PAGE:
The said review
petition, we may place on record, has been dismissed by a Bench of this Court
by an order dated 20.02.2008.
therefore, proceed to deal with the submission of Mr. Misra before us that the
said decision requires reconsideration.
For the purpose of
appreciating the said contention, we may notice at the outset the basic fact of
Legislature of the
State of Uttar Pradesh enacted the Uttar Pradesh Electricity Reforms Act, 1999
(for short "the 1999 Act") in terms whereof the U.P. Electricity
Regulatory Commission (for short "the Commission") was constituted.
For determination of tariff in terms of the 1999 Act, the Commission was
approached by the respondent No. 2. Tariff was determined, relevant portion
whereof reads as under:
HV-2 LARGE AND HEAVY POWER
1. Applicability 4
This rate schedule shall apply to all consumers who have contracted load of
more than 75 kW (100 BHP) for industrial and/or processing purposes as well as
to Arc/induction, furnaces rolling/re-rolling mills, mini steel plants and to
any other power consumers not covered under any other rate schedule.
This rate schedule
shall also apply to commercial light, fan and power consumers (LMV-2) and power
consumers of Rate Schedule LMV-6, subject to the condition that they opt for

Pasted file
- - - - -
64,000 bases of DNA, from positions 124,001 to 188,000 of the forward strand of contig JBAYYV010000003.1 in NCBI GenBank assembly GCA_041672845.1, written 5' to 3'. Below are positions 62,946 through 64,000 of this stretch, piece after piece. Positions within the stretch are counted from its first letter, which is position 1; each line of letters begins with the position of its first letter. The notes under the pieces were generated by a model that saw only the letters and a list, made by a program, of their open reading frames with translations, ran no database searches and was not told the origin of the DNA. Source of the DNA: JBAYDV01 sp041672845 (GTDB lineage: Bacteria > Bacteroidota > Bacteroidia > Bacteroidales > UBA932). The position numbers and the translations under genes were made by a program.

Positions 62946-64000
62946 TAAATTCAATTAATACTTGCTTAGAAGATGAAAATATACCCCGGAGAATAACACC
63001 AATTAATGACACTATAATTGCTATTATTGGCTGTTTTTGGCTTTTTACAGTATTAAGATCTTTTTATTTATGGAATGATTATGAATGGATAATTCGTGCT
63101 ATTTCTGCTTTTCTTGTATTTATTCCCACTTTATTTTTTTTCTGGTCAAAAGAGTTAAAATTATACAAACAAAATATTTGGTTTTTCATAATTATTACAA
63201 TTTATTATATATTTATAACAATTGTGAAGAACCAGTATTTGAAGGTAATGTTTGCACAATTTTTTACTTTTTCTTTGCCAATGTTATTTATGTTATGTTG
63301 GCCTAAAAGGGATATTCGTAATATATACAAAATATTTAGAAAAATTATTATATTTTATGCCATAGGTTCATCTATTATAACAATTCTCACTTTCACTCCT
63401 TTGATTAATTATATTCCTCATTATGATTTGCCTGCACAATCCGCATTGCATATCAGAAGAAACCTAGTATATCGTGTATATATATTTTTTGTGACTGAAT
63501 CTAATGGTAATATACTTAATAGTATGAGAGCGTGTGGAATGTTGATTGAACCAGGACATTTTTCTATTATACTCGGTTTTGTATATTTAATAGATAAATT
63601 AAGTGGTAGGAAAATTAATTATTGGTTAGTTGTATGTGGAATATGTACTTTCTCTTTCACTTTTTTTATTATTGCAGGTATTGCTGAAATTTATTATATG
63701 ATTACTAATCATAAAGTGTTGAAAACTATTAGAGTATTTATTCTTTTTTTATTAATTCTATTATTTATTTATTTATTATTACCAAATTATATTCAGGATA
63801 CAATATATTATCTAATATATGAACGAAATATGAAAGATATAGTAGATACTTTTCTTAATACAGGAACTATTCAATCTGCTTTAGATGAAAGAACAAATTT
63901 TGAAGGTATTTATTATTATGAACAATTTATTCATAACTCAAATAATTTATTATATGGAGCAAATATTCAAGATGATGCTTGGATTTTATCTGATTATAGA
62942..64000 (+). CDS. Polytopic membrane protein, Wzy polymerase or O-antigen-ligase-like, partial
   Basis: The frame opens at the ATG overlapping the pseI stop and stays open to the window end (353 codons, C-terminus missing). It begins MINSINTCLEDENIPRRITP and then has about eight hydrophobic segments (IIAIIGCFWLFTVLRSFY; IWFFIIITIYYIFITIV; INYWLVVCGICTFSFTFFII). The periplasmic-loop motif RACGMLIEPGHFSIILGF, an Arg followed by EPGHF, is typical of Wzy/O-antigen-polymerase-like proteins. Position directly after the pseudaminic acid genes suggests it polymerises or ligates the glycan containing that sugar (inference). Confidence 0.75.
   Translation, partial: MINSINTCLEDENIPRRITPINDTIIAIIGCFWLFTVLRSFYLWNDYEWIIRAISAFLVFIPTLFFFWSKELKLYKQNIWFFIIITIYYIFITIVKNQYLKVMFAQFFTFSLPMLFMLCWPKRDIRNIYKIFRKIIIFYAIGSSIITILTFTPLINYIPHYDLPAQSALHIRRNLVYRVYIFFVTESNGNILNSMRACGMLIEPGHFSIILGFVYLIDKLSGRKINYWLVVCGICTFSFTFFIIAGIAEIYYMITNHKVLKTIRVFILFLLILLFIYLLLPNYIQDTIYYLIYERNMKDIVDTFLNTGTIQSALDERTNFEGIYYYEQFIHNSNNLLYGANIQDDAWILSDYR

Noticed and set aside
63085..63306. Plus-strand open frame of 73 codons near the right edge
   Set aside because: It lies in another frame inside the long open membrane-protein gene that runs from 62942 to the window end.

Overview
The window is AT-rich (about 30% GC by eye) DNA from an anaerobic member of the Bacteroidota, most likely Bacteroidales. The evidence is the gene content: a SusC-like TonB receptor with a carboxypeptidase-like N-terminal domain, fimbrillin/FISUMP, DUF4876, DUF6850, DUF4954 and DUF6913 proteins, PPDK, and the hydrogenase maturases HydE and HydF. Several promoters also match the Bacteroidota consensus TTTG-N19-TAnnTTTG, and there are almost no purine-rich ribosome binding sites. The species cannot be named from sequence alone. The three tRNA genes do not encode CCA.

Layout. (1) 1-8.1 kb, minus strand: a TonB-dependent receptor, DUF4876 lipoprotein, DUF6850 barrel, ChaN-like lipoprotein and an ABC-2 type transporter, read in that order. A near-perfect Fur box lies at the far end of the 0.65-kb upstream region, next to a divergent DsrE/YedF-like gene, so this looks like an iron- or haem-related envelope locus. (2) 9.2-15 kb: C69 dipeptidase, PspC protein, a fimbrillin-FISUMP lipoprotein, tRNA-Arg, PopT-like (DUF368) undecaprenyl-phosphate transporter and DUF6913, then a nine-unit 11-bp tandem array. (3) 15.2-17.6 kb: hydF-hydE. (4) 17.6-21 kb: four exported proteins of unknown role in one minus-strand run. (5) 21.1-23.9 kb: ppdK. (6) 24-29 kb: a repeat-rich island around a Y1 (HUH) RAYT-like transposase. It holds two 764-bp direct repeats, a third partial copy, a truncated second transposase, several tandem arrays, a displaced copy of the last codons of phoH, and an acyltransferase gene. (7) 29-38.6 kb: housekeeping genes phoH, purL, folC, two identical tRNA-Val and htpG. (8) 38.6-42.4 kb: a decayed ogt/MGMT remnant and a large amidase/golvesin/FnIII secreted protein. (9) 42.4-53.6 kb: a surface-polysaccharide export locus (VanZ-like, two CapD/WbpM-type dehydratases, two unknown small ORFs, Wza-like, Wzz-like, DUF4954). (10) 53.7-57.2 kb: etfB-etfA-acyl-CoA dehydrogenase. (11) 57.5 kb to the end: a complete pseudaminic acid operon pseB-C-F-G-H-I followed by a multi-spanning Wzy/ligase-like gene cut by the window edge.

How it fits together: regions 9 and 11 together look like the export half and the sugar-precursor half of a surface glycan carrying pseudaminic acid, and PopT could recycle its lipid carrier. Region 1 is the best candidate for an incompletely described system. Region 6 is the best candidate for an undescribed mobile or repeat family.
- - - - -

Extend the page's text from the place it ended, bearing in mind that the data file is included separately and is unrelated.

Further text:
this rate schedule.
The contracted demand
shall be expressed in whole number only.
2.-3. * * *
4. Rate of charge
Description Demand charge Energy charge A. Basic rate (applicable to urban
consumers) Rs 130 per kVA/month PLUS 390 paise/kWh Notes.--(a) In respect of
consumers who opt for power supply during restricted/peak hours an additional
surcharge of 15% on the amount billed at the "Rate of Charge" under
Item 4-A above i.e.
demand charge and
energy charge shall be levied.
However, in respect
of consumers getting power supply on independent feeders emanating from
400/220/132 kV substations an additional surcharge of 15% on demand and energy
charges shall be charged further subject to the condition that these consumers
will get an assured supply of minimum 500 hours in a month. In case of
shortfall in above guaranteed hours of supply a rebate @ 1% for each 10 hours'